Designing Applications for Relational Access

Application design is an important component of assuring relational database performance and efficiency. When performance problems persist it may become necessary to revisit application design. But redesigning and re-coding your applications can be time-consuming and costly, so it is better to properly address good design from the outset.

Design issues to examine when application performance suffers include:

  • Type of SQL. Is the correct type of SQL (planned or unplanned, dynamic or static, embedded or stand-alone) being used for this particular application?
  • Programming language. Is the programming language capable of achieving the required performance, and is the language environment optimized for database access?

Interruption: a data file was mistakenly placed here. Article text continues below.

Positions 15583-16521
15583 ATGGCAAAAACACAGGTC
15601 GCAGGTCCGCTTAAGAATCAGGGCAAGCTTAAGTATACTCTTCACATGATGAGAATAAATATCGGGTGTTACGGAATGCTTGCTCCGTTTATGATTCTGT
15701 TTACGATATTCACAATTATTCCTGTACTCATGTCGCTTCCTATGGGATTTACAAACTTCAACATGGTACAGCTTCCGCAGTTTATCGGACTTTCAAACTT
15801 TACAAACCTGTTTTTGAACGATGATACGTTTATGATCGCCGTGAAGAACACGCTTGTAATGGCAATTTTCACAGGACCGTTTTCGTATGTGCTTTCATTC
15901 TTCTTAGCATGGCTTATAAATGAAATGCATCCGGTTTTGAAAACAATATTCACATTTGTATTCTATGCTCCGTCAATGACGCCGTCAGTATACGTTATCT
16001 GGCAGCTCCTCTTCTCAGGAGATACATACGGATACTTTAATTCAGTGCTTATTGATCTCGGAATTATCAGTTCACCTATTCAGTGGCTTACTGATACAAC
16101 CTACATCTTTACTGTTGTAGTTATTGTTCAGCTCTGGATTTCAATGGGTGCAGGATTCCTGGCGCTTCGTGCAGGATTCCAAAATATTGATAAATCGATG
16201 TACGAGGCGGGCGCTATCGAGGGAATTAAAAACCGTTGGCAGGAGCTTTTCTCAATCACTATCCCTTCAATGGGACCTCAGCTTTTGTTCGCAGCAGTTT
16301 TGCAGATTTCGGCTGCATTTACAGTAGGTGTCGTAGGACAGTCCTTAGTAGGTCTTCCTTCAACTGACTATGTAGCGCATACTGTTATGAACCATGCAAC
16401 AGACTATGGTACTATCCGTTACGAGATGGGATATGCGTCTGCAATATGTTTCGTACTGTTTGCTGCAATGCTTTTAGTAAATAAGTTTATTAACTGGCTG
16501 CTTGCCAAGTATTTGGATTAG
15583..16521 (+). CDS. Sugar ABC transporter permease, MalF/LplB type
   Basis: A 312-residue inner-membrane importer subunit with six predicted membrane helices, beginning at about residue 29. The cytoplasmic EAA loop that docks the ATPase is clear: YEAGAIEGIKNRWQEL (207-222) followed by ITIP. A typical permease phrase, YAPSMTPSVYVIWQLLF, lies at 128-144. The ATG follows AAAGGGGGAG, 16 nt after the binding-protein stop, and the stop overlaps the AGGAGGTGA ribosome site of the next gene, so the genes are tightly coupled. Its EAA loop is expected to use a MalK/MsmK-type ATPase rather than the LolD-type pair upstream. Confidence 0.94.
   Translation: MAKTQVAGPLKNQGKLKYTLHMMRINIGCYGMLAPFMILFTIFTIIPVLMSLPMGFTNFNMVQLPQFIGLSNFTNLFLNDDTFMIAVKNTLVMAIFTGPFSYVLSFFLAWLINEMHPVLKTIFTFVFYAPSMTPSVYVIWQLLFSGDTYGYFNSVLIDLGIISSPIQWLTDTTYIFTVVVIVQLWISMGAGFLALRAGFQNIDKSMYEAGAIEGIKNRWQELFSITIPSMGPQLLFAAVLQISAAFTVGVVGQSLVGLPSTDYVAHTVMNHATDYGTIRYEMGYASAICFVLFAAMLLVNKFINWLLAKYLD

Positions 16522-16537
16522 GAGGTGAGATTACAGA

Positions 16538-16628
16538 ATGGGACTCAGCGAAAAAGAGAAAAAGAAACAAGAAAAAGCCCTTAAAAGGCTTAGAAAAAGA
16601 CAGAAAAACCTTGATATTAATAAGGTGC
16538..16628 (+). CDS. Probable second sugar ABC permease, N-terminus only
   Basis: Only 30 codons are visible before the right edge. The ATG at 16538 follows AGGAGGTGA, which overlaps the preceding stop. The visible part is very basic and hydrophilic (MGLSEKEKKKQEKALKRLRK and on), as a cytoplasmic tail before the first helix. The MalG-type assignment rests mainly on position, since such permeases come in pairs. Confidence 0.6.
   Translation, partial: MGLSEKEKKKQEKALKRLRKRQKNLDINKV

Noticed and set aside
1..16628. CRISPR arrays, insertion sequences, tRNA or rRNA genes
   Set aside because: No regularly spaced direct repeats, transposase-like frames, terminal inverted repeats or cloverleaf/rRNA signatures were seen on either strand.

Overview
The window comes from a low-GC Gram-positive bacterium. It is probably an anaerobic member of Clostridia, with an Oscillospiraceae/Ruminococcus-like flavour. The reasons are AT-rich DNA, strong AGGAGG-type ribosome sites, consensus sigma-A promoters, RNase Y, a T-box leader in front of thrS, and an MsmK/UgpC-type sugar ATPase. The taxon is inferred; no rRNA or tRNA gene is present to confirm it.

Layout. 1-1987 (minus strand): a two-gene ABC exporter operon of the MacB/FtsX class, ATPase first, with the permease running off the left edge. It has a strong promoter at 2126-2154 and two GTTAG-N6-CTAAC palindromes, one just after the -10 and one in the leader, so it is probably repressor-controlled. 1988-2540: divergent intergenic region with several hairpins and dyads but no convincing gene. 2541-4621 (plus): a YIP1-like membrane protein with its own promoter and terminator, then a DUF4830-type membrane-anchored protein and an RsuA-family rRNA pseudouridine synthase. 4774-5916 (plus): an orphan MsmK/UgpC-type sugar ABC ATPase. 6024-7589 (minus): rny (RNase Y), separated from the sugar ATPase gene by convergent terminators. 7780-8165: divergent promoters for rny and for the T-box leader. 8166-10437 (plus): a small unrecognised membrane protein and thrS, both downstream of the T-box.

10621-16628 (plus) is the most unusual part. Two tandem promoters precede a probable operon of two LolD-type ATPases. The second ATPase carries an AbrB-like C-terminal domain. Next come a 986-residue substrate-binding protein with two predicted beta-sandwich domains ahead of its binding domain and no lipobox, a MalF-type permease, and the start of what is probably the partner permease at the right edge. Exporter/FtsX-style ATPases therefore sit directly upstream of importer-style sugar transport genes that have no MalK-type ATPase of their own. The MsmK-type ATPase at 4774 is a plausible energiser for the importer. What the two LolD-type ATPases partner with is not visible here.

• Transaction design and processing. Are the transactions within the program properly designed to assure ACID properties, and does the program use the transaction processor of choice appropriately and efficiently?
  • Locking strategy. Does the application hold the wrong type of locks, or does it hold the correct type of locks for too long?
  • COMMIT strategy. Does each application program issue SQL COMMIT statements to minimize the impact of locking?
  • Batch processing. Are batch programs designed appropriately to take advantage of the sequential processing features of the DBMS?
  • Online processing. Are online applications designed to return useful information and to minimize the amount of information returned to the user’s screen for a single invocation of the program?
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About craig@craigsmullins.com

I'm a strategist, researcher, and consultant with nearly three decades of experience in all facets of database systems development.
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